Cancer Taking Toll As New Roundup Trials Near

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For the last five years, Chris Stevick has helped his wife Elaine in her battle against a vicious type of cancer that the couple believes was caused by Elaine’s repeated use of Monsanto’s Roundup herbicide around a California property the couple owned. Now the roles are reversed as Elaine must help Chris face his own cancer.

Chris Stevick, who often mixed Roundup for his wife and tested the sprayer used to dispense the weed killer, was diagnosed last month with chronic lymphocytic leukemia (CLL), a type of non-Hodgkin lymphoma. Unlike Elaine’s aggressive type of NHL known as central nervous system lymphoma, Chris’s cancer is a type that tends to grow slowly. He was diagnosed after a physical examination showed abnormalities in his blood and prompted further tests.

The diagnosis has prompted a scramble among lawyers involved in the sprawling Roundup products liability litigation given that the Stevick’s lawsuit against Monsanto is set as the next federal case to go to trial.

With the trial date of Feb. 24, 2020 looming, Elaine Stevick’s lawyers asked Monsanto’s attorneys if the company would agree that Chris Stevick’s cancer claims could be joined with his wife’s for the February trial in San Francisco. The attorneys argue that at the very least Chris Stevick’s diagnosis is admissible evidence at his wife’s trial as additional proof of their claim that Roundup exposure can cause non-Hodgkin lymphoma.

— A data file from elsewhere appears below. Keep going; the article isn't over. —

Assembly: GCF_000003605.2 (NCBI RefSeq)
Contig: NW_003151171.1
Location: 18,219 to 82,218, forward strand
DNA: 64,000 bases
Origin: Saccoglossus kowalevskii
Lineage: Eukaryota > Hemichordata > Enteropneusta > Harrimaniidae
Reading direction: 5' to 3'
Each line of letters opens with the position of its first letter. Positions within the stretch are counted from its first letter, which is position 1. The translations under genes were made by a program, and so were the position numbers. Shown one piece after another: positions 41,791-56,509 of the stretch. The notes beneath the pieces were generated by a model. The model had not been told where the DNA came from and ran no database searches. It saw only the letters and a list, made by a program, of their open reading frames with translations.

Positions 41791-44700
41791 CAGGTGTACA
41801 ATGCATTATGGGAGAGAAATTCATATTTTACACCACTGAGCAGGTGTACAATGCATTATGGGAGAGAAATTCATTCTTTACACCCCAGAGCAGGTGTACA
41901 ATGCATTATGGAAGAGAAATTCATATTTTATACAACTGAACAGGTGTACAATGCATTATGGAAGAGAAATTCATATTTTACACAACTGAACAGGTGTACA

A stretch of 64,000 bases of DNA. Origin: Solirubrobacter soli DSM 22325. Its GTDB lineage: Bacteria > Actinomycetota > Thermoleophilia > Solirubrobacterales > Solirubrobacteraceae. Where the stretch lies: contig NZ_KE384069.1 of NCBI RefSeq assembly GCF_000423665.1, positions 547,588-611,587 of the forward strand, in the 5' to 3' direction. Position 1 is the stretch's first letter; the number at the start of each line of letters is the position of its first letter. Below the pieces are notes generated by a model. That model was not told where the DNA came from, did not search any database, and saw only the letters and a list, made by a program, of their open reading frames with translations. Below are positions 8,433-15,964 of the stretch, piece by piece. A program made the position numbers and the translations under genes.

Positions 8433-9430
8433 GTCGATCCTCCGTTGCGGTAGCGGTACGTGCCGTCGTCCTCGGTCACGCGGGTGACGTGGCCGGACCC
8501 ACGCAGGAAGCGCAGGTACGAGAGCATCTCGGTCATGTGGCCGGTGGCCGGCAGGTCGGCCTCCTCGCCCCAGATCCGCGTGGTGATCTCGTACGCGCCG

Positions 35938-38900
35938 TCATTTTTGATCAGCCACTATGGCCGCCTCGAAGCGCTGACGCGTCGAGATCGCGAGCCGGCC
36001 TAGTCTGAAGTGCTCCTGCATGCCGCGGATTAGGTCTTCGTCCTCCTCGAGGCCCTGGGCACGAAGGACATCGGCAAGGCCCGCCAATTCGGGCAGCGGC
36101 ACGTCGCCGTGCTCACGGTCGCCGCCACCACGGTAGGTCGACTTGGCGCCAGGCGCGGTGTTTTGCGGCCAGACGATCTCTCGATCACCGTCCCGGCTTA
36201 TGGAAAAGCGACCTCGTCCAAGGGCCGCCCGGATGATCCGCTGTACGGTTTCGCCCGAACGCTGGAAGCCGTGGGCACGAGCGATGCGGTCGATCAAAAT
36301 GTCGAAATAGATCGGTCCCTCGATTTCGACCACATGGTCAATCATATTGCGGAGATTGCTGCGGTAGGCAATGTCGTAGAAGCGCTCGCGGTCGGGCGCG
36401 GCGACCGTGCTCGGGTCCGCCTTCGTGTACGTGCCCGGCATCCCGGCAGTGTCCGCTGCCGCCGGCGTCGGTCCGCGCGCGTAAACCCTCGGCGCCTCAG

Monsanto’s attorneys oppose the joining of the claims and say that Elaine Stevick’s trial should only proceed in February if there is no mention made of her husband’s cancer. Alternatively, Monsanto requests that the February trial be delayed and the company be given time to do discovery into Chris Stevick’s diagnosis.

The issue is to be discussed in a case management conference Thursday, which the Stevicks plan to attend. U.S. District Judge Vince Chhabria said ahead of the hearing that he is “tentatively of the view” that a continuance of the trial will be necessary if the couple wants to try their claims together. He also said that if Elaine Stevick proceeds on her exposure claims alone, evidence of her husband’s cancer diagnosis “will likely be inadmissible….”

If the judge confirms that joining the claims would indeed require a continuance, Elaine Stevick will choose to proceed on her own in February, said attorney Mike Miller.

Earlier this year another husband and wife suffering from cancer, Alva and Alberta Pilliod, were awarded more than $2 billion in damages in their lawsuit against Monsanto, though the judge in the case lowered the damage award to $87 million. The Pilliod trial was the third Roundup products liability trial to take place and the third in which juries found that Monsanto’s Roundup herbicides cause non-Hodgkin lymphoma and that the company has hidden the risks from consumers. Alberta Pilliod’s cancer has recently returned and it is not clear she will survive much longer, according to her attorneys.

None of the people so far awarded money in the three trials have received any payout from Monsanto as its owner Bayer AG appeals the verdicts.